AML Intelligence
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Analysis & Opinion, Featured Article, Financial Services

Why I believe the FinCEN leaks were not worth it and why they will be used by some C-Suites to hinder the efforts of hard-working AML professionals

By Sarah Beth Felix CAMS, M.F.S.
President, Palmera Consulting LLC

Were the FinCEN leaks worth it? From what we have seen so far – the answer in my opinion is No.

While there are always a cost/benefit to disclosures of this nature, the FinCEN Files leaks do not meet the measure in this case.

On the other hand for the Panama Papers leak, I believe it was worth it. Those disclosures brought new light to a systemic hidden problem. It made AML practitioners better at understanding offshore and shell companies, it put the world on notice that we now know how to find hidden money.

For the FinCEN Files though, it appears that the organizations and individuals who calculated the cost and benefit, were missing a few key items (see below). Overall, I have to say however that I have not come across anything that would actually move our collective, global effort closer to the goal of being better at detecting and reporting dirty money.

The opinion pieces written by the various agencies seem to lack a few critical data classification elements. For example, the dollar amounts reported by BuzzFeed and various other sites show that trillions of suspicious or illicit dollars passed through these institutions from 1999-2017. However, when reviewing one of the FinCEN Files data-focused article (referenced below), there does not seem to be an accounting for cumulative or ongoing SAR totals.

In the United States, ongoing or recurring SARs result in a cumulative amount (Field 28) on the SAR form. This would look like an institution who files on ongoing suspicious activity and essentially snowballs the total from the last SAR to the present SAR. SAR #1 could have had a total reported of $1MM, SAR #2 filed 90 days later could have $2MM ($1MM from SAR #1 and $1MM from SAR #2); etc. However, from 1999-2012, this was ONE field on a SAR. In 2012, FinCEN switched to a new SAR form that had two fields – one for the SAR report (“involved in this report”) and one for the cumulative amount (field 28).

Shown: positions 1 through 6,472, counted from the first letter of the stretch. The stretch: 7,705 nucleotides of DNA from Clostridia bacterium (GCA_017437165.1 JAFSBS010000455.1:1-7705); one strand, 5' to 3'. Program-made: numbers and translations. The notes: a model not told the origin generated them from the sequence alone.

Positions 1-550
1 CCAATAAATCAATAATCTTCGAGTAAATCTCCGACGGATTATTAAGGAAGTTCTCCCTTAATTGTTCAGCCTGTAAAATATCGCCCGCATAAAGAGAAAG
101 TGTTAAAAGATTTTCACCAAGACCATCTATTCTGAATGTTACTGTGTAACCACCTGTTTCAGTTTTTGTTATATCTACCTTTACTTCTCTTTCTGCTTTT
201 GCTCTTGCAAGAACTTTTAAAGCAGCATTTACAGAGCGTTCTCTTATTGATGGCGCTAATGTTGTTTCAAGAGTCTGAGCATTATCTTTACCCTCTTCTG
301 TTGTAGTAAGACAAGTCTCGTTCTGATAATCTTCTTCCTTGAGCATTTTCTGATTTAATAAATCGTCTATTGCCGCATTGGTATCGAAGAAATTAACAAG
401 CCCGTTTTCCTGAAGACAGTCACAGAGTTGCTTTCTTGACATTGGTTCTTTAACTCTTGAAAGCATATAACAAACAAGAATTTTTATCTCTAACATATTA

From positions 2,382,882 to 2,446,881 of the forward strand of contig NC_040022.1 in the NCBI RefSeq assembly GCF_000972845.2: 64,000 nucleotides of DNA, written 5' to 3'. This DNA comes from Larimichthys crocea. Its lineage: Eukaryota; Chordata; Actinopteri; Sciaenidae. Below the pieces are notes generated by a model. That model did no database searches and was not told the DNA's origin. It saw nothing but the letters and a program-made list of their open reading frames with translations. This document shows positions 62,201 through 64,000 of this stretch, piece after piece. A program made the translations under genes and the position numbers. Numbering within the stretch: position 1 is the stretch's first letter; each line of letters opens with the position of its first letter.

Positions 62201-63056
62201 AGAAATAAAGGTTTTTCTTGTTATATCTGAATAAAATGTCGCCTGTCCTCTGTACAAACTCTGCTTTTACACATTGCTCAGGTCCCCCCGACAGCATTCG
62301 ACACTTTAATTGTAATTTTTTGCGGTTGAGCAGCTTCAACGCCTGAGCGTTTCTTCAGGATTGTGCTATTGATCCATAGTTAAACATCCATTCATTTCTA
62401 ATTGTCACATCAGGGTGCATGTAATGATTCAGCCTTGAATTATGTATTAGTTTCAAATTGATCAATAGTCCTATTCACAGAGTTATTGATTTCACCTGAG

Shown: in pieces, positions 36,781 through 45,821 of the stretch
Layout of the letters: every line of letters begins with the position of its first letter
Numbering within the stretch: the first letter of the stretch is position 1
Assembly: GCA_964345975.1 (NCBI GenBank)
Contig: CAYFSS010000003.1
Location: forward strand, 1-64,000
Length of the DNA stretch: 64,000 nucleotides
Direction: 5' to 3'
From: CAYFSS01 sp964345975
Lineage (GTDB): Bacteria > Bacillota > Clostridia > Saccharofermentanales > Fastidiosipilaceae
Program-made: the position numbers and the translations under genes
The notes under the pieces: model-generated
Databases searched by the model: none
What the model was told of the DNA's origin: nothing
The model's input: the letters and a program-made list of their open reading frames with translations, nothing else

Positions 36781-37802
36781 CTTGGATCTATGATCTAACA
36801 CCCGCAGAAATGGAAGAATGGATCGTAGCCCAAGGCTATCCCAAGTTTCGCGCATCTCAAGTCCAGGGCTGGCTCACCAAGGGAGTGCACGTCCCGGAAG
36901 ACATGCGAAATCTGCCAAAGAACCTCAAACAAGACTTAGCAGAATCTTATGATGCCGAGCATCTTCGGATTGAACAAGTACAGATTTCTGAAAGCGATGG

Since the FinCEN Files encompasses 1999-2017 data, one should have been able to read up on how the ICIJ and BuzzFeed handled the 13 years of cumulative totals for SARs, then the next 4-5 years of SARs that had SAR totals and SAR cumulative broken out into different fields. Because this is not addressed anywhere and the trillions of dollars appear to be sensationalized, I err on the side of assuming that these agencies used the cumulative rolling dollar amount to get to the trillions of dollars.

Another plausible explanation for such large dollar amounts is due to these institutions having compliance issues and undergoing remediation projects. Those kinds of projects can and should result in a different view of activity previously considered not suspicious, and should produce higher dollar SARs as the range of transactional data is older and usually splinters out to involve other related and previously thought unrelated businesses or individuals.

For remediations, producing large lookback SARs is a new sign of effectiveness as lookbacks usually come as punishment for ineffective SAR programs. Having conducted many lookbacks throughout my career for various clients, if a lookback does not produce a new set of eyes on activity that results in SARs, it usually means that the lookback and any changes stemming from the lookback are not effective.

Also, US institutions receive keep open letters from various law enforcement agencies requesting that the accounts are kept open to facilitate the tracing of parties and funds. This is a critical piece that was not taken into account when the ‘trillions of dollars’ hit the headlines.

Institutions play a key role in assisting law enforcement in nabbing the bigger fish. Just because the news agencies know now that some of these companies were bad, doesn’t mean that we have known that all along.

A similar issue noted here is that for the timeline used by BuzzFeed and ICIJ, it did not appear that they incorporated the pivot point.